The best age to learn guitar and how to keep your students motivated by awarding certificates of achievement

Recognising your young guitar student's efforts

Its not just kids who love to have their achievements recognised. "Salesperson of the month", "Employee of the week", mugs with "Worlds best Grandpa" written on them. This stuff is out there because it works. It encourages people to sell more, to work harder and to keep doing all of that cool Grandpa stuff. The games industry knows what it is doing when it encourages players to work their way through levels and allows them to earn badges and "bonus" ammunition etc and as guitar teachers we would do well to follow their lead. A great way to encourage children and keep them motivated is to give them certificates that recognise their efforts and progress.

Further down this page you will find a link that will allow you to download one of our range of FREE certificates designed to recognise the efforts of your younger students. There is a FREE certificate of achievement to download and print from each one of the first five kids lesson pages on this site. When I started using them myself (after many years of teaching younger kids to play guitar) I was stunned to see how popular they were and it is great to know that they get tucked safely into guitar cases or school bags to let their parents know just what they have achieved. The fact that the certificates also act as a reminder of just why they are paying you and as an encouragement to continue to do so is an added bonus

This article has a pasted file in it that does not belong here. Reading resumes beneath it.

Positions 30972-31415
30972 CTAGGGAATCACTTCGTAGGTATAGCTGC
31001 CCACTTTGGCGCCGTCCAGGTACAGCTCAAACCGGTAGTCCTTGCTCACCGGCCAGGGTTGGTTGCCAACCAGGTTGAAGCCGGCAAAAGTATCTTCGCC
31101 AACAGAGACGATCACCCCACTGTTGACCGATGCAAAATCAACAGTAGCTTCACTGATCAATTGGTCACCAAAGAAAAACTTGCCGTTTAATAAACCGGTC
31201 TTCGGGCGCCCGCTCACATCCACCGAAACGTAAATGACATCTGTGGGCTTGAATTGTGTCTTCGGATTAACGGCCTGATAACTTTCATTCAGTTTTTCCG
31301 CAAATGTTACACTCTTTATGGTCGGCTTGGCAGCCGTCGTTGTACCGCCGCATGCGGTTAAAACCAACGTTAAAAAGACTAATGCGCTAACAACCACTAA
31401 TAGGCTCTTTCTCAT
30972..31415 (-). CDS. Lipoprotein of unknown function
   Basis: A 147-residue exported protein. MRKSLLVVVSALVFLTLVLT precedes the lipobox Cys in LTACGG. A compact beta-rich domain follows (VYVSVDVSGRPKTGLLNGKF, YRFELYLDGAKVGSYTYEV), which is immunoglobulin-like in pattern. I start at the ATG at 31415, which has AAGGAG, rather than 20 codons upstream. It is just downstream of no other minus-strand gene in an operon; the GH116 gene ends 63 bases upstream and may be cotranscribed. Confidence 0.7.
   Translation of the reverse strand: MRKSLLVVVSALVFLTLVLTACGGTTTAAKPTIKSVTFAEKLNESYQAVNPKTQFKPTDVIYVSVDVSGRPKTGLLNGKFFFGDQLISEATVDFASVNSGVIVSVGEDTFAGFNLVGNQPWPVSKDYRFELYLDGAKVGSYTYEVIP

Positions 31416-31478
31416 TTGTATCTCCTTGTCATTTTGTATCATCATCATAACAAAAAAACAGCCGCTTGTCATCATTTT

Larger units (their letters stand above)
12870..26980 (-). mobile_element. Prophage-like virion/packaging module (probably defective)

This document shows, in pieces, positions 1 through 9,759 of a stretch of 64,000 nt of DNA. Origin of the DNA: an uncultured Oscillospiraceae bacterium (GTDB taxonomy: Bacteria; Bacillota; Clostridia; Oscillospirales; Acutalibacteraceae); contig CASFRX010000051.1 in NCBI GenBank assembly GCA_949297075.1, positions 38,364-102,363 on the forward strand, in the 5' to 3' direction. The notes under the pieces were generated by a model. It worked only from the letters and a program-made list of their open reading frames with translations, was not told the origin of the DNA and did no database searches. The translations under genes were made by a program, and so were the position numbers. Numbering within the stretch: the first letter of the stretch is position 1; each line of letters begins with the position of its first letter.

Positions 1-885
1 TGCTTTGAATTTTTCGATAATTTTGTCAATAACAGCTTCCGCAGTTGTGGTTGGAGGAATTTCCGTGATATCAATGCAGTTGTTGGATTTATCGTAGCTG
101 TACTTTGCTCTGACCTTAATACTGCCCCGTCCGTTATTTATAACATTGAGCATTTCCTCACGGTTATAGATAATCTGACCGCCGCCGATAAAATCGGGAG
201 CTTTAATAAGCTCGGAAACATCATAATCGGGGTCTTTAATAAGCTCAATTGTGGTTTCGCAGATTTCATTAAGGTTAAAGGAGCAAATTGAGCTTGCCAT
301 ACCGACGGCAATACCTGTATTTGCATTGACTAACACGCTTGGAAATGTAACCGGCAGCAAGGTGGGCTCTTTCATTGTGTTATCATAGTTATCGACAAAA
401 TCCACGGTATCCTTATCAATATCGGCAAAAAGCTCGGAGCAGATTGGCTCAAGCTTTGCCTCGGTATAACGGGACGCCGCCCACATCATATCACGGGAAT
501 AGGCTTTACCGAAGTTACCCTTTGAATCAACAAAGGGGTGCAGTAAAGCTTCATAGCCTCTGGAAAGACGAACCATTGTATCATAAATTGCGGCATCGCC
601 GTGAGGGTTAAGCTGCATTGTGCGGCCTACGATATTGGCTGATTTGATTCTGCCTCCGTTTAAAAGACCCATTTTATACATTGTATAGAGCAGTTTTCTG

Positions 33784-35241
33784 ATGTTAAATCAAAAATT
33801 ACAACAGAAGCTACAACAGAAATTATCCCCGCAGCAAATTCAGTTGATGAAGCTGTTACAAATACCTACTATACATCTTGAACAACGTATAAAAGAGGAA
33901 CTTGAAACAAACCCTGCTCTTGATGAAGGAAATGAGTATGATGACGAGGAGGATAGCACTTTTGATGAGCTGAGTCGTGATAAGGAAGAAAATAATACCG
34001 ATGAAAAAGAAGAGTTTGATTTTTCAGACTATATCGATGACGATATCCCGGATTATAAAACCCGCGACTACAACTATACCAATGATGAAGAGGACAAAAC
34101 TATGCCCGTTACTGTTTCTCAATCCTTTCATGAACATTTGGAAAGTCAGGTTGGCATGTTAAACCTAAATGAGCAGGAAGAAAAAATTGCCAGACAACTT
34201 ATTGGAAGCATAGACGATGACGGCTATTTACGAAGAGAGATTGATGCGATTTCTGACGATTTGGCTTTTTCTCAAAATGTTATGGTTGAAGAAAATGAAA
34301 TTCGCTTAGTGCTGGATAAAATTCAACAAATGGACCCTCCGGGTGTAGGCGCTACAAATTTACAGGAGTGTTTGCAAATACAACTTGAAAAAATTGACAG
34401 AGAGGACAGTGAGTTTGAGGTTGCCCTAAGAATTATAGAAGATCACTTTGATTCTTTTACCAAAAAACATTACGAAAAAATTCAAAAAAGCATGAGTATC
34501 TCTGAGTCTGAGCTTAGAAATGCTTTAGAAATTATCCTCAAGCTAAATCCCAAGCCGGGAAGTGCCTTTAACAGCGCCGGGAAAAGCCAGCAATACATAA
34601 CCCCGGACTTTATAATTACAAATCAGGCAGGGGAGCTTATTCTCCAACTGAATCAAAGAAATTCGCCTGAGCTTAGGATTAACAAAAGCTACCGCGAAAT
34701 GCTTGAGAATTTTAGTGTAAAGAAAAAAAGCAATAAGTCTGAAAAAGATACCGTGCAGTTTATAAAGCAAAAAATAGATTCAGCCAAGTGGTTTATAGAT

If you arrived on this page from a search engine it might be a good idea to take a look at our page that provides an introduction to

How to teach Children Guitar: An Overview

Or you could just..........

Take a look at the video below (which even makes sense with the sound muted) The video looks at a series of lessons geared towards getting kids off to a flying start on guitar